Volkswagen Golf GTD 2013 Road Test

Just a month after launching the Golf GTI, Volkswagen has launched the GTD - which wears similar styling to its petrol-powered counterpart, but with a much more frugal diesel engine under the bonnet. Volkswagen is keen to point out the comparisons to the GTI but it calls the GTD a ‘long-distance express vehicle’ rather than a sports car.

You wouldn’t tell by looking at it, though. Externally it looks very much like the GTI, with a honeycomb grille at the front, smoked light lenses at the rear and big air vents. The initiated will notice a lack of red trim detail at the front, though – it’s chrome on the GTD and the wheels are smaller at 17-inches.

The cabin is as similarly GTI-like as the exterior. The steering wheel has a flat bottom and the gear lever on the manual model has a black golf ball finisher on the top. There’s even tartan seat trim – a typical GTI feature – albeit in a more restrained shade than the red seen on the 220PS petrol car.

Equally restrained is the sound – a push of the start button will reveal a subdued engine note rather than a throaty growl. That’s not a bad thing, though, because it’s one of the most refined diesels available. To detect even a hint of clatter you need to open the windows, otherwise it’s hushed as can be.

Volkswagen has engineered a sound enhancer into the GTD as an option, though, so when you let the revs build you hear all of the good noise and none of the bad – it sounds really rather good, almost like a petrol engine. Even without this specified the GTD sounds great for a diesel-burner.

Volkswagen Golf GTD (25)

A 0-62mph sprint takes 7.5 seconds – quick but hardly hot-hatch worrying. There is, however, a hugely usable 380Nm of torque available from 1750-3250rpm. It makes overtaking a matter of throttle position rather than the position of the slick gear lever - you can just push harder on the accelerator pedal and the GTD surges forward effortlessly, which is excellent for motorway driving.

It’s comfortable, too. Seats are supportive and the suspension is compliant enough to iron out sharp, uncomfortable bumps quietly without making the road feel millpond smooth and numb – something that’s useful when you get to an enjoyable B-road.

Another touch that helps on a fun stretch is XDS+, a tweaked version of the electronic differential introduced in the last generation of Golf GTI, along with faster steering than the last GTD. The result is a tremendously composed car that will take corners at great speed – but without the same excitement and dynamism you’d get from its petrol-powered sibling.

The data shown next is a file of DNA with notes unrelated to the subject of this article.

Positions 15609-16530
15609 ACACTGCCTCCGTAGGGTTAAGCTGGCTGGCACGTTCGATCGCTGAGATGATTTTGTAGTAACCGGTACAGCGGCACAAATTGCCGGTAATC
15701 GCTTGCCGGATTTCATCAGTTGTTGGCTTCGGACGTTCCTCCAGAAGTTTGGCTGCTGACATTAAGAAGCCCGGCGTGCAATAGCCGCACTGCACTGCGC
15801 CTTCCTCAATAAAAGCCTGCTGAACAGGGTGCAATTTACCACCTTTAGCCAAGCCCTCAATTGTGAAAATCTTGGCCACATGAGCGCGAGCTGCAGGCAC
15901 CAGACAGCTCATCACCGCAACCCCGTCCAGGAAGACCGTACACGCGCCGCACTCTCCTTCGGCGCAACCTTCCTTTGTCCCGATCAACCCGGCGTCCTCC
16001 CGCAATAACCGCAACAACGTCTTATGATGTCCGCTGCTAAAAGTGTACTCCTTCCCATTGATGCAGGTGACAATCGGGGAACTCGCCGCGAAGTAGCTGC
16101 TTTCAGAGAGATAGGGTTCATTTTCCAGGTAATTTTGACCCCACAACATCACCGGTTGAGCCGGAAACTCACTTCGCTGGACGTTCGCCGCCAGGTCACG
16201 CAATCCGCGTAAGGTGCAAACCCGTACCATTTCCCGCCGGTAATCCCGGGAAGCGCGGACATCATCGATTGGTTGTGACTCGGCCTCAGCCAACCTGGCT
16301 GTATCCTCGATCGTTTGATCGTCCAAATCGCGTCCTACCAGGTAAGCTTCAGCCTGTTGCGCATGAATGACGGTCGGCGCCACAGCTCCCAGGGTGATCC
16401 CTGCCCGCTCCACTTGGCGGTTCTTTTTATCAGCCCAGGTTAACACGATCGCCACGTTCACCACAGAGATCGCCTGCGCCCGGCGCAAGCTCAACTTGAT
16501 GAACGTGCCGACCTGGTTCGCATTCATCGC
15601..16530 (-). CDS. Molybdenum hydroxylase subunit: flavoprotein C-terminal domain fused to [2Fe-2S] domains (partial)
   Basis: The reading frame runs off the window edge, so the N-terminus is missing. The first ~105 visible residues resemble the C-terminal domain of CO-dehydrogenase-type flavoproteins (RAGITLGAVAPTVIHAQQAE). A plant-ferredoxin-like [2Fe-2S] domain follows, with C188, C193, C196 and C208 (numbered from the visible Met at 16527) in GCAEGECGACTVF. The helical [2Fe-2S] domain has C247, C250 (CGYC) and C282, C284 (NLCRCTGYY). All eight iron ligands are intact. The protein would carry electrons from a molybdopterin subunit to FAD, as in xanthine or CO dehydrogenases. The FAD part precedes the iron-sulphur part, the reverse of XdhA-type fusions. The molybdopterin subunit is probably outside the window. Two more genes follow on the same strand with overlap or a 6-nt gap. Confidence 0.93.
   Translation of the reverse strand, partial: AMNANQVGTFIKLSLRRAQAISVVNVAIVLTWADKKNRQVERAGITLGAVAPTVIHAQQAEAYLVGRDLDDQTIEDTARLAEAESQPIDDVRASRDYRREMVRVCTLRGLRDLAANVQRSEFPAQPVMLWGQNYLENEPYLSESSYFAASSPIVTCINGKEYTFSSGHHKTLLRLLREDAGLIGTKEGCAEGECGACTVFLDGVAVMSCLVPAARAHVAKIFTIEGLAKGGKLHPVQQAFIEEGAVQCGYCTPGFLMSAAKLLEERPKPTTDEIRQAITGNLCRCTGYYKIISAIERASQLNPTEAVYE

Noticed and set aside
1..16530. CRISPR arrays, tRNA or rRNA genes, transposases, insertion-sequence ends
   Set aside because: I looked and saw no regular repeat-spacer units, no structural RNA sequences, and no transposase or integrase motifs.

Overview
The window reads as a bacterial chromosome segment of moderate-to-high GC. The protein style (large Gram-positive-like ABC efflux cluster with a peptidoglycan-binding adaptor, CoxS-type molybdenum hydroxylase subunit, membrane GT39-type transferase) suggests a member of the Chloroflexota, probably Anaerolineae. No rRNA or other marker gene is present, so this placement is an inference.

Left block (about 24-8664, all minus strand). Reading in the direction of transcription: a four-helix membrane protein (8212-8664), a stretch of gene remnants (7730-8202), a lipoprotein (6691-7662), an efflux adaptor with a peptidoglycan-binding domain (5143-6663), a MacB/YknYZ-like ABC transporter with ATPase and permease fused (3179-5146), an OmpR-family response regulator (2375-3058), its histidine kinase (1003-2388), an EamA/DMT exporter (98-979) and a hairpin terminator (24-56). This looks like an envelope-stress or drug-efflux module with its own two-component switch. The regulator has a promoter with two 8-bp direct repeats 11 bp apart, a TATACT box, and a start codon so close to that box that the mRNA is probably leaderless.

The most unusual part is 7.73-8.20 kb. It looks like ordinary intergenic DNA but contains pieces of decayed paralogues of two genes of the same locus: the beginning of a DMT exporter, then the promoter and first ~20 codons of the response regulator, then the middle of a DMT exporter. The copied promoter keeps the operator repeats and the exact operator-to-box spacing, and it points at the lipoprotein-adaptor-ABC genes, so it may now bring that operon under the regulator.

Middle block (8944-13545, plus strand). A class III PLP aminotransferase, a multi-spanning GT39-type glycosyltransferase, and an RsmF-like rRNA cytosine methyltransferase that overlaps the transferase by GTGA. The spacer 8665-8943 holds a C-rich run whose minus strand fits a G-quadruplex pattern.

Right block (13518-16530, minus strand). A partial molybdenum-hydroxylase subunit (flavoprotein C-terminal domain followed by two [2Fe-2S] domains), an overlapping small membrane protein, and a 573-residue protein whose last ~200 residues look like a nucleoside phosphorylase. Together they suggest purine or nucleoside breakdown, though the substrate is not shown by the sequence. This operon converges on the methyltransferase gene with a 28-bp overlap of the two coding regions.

Aside from the sporty styling and trim details the Golf GTD has all the quality and practicality of its lesser stablemates. There’s room for five, a good-sized boot and a beautifully presented dashboard. The same enormous range of options is offered too, including active assistance gear like adaptive cruise control and collision mitigating braking.

Among the most interesting options is the Car Net infotainment system, which adds Google mapping to the sat nav. This shows satellite images of the roads you’re travelling on and can even be zoomed in to show Google Street View, which makes finding landmarks and addresses incredibly easy – providing Google is up to date with its information.

Volkswagen’s DSG dual-clutch automatic is available and works as well as in other models, changing smoothly through the gears. It does have an adverse affect on fuel economy and emissions, though not hugely so – emissions are pushed up to 119g/km an fuel economy drops by around 5mpg. Specifying a DSG gearbox costs £1400.

Dynamic Chassis Control (DCC) is also available, which changes the suspension profile depending on the tastes of the driver – there are Comfort, Normal, Sport and Custom settings. Keen drivers might want it but the standard chassis is fine for the majority of situations and road conditions.

In fact there isn’t really an environment in which the Golf GTD doesn’t cope well. It’s as at home on the motorway as it is trundling around town at low speeds or handling twisting countryside routes. If you’re an extremely enthusiastic driver you might find it lacking a little in the dynamics department – but for most it’s a great all-rounder.

It’s easy to forgive any dynamic shortfalls too, because – thanks to 109g/km emissions – first year VED is free and it’s just £30 a year afterward. Couple that to official fuel economy of 67.3mpg and the Golf GTD seems like a bargain – it’s fast, practical and capable, with just enough fun when you want it.

You also get all the prestige of the GTI styling both inside and out. The Golf GTD's merit is in the way it manages to blend the attributes that make a car fun with those that make for a sensible buy. Sure, some of the exciting edge is missing, but what it loses in enjoyment it makes up for in low running costs, which makes it a convincing package.

Volkswagen Golf GTD (2)

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